Newspaper article The Evening Standard (London, England)

Clegg: Tough Cuts Are Only Way to Wipe the Slate Clean

Newspaper article The Evening Standard (London, England)

Clegg: Tough Cuts Are Only Way to Wipe the Slate Clean

Article excerpt

Byline: Joe Murphy Political Editor

NICK CLEGG today mounted a fiery defence of spending cuts amid fresh rumblings of dissent from the Liberal Democrat rank and file.

The Deputy Prime Minister said the Coalition's historic mission was to "wipe the slate clean" so that children could grow up without being burdened by a record national debt.

"Delay won't solve the problems -- in fact, it would make them worse," he was expected to tell the party conference in Liverpool. "We could have decided to go more slowly but it would have worsened, not eased, the pain. Because every day you ignore a deficit, it gets harder to fix."

Striking an optimistic note about the future after the painful spending round, he will say that by the 2015 election the debt crisis will have been solved altogether: "We will have wiped the slate clean for a new generation."

Lib-Dem activists fear they will pay a heavy price in next May's council elections for spending cuts that are only just beginning to bite.

Backbencher Mike Hancock today accused the party leadership of acting like a "dictatorship" because it had ignored the opinion of the grassroots to support Tory-led cuts such as the cap on housing benefit and higher VAT.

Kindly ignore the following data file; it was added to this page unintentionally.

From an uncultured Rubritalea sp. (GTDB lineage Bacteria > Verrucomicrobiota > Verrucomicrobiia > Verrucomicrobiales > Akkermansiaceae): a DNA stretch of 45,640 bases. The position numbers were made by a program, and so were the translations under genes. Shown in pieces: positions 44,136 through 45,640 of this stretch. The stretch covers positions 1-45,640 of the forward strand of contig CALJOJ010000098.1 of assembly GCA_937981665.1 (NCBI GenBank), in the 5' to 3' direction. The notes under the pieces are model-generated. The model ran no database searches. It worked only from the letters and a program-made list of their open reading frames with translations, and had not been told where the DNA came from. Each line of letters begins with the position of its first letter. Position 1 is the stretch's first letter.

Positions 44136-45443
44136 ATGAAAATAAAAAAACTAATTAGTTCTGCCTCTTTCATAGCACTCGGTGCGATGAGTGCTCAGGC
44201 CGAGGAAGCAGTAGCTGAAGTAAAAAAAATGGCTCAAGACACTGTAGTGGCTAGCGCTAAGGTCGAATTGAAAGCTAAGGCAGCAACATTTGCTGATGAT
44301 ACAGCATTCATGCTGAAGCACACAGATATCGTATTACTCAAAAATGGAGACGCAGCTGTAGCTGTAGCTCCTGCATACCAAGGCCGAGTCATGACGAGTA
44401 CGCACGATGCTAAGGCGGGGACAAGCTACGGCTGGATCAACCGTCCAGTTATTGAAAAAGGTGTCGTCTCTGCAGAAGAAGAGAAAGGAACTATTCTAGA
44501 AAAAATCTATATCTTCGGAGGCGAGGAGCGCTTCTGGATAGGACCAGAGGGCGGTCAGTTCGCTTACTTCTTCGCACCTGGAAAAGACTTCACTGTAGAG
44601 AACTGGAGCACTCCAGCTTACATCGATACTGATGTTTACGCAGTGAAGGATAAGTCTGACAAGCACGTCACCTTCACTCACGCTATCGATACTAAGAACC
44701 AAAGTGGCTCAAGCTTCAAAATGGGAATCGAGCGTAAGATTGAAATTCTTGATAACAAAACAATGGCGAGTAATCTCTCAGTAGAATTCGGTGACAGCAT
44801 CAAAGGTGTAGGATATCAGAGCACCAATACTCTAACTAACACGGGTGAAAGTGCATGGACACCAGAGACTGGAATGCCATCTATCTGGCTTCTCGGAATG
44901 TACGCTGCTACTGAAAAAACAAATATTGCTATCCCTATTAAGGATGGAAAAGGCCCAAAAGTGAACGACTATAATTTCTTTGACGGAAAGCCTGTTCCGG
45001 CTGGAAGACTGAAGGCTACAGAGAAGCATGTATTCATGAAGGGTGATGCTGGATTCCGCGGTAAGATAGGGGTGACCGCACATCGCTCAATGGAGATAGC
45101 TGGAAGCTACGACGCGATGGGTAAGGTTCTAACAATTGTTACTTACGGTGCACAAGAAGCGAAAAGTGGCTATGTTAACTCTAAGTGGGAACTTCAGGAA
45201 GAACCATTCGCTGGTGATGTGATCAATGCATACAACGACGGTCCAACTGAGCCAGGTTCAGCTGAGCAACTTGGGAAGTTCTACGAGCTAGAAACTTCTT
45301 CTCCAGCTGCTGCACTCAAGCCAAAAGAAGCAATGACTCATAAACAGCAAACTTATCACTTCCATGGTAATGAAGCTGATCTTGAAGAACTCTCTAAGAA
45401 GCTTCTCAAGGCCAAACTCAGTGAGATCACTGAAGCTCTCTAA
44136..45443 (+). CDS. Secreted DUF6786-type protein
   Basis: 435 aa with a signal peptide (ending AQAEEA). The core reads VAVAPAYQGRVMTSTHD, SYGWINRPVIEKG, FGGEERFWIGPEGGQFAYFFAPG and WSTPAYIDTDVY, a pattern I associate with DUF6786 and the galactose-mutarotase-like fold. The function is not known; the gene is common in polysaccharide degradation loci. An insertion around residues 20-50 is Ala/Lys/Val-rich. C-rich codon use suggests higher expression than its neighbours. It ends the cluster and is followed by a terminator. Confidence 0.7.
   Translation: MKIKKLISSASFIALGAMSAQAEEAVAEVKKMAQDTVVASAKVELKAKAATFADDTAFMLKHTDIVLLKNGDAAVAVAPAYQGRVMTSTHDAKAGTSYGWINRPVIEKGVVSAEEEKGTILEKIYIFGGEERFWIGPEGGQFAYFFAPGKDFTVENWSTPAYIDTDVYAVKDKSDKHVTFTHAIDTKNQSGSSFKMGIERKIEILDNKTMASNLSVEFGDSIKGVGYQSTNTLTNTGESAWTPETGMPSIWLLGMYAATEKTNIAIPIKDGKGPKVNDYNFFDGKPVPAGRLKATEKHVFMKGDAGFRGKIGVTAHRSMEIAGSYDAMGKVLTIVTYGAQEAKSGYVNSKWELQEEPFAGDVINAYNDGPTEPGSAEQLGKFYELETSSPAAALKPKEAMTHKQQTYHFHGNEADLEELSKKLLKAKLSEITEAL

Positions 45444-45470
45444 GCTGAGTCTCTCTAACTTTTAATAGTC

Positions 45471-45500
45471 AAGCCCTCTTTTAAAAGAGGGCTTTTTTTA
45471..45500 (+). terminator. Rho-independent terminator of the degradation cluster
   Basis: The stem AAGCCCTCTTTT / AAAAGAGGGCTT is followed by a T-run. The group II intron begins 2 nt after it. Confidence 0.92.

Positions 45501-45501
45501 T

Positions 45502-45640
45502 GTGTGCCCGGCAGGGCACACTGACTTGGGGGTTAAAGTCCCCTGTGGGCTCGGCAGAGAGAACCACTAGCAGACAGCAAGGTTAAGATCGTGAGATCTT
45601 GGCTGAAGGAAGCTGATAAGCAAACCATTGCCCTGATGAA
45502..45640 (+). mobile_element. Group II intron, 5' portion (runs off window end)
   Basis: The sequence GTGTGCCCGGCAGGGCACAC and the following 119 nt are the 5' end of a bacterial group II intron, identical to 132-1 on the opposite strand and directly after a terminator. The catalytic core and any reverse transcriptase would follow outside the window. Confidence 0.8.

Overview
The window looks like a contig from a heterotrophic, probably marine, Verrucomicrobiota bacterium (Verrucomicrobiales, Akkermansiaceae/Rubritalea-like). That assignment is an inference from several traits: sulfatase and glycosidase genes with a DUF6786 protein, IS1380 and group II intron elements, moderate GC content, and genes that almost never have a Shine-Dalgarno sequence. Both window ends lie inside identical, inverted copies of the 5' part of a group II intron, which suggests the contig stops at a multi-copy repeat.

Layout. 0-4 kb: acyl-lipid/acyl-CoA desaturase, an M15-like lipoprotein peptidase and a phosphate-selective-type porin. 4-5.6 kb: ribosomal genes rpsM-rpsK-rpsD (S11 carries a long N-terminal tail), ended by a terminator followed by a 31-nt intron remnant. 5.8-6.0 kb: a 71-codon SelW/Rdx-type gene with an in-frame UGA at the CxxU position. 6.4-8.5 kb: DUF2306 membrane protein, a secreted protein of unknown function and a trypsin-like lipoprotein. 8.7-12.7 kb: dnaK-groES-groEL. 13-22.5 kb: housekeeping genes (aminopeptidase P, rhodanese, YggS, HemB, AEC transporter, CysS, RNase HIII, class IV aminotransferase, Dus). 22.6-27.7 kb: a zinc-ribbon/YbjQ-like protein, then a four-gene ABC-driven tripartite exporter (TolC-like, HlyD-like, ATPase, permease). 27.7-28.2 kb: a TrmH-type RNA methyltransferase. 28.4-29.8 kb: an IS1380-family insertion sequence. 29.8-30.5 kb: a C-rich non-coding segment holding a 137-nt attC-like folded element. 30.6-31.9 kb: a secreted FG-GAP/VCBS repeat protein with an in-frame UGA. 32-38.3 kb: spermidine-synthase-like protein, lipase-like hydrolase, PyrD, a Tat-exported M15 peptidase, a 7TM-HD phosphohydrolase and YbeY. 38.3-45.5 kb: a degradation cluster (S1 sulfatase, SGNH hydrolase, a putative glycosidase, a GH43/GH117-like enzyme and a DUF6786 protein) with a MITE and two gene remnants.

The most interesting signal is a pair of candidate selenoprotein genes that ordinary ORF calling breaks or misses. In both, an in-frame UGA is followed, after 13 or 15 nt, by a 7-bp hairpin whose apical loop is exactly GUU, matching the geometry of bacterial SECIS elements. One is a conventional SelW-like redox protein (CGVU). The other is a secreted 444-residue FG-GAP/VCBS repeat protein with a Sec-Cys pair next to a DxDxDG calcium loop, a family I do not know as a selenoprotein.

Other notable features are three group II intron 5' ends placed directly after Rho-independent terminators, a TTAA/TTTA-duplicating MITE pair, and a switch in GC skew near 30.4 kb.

"We may be abandoning a key aspect of the Liberal Democrat policy in supporting the welfare state," he wrote in an open letter to Mr Clegg. "I am sure you agree with me that we must not have dictatorship of the party by 20 Lib-Dem ministers."

Grandees including Paddy Ashdown and the Treasury Minister Danny Alexander rallied round to defend the cuts, while members were crowding in to the hall to hear Mr Clegg make the first conference speech by a Lib-Dem leader in government for six decades.

Mr Clegg was expected to argue that interest on the national debt, [pounds sterling]44 billion a year and rising, would have soared to [pounds sterling]70 billion under Gordon Brown.

Labour had "ducked the difficult choices" and was so locked into vested interests it had become "shop stewards of the status quo". …

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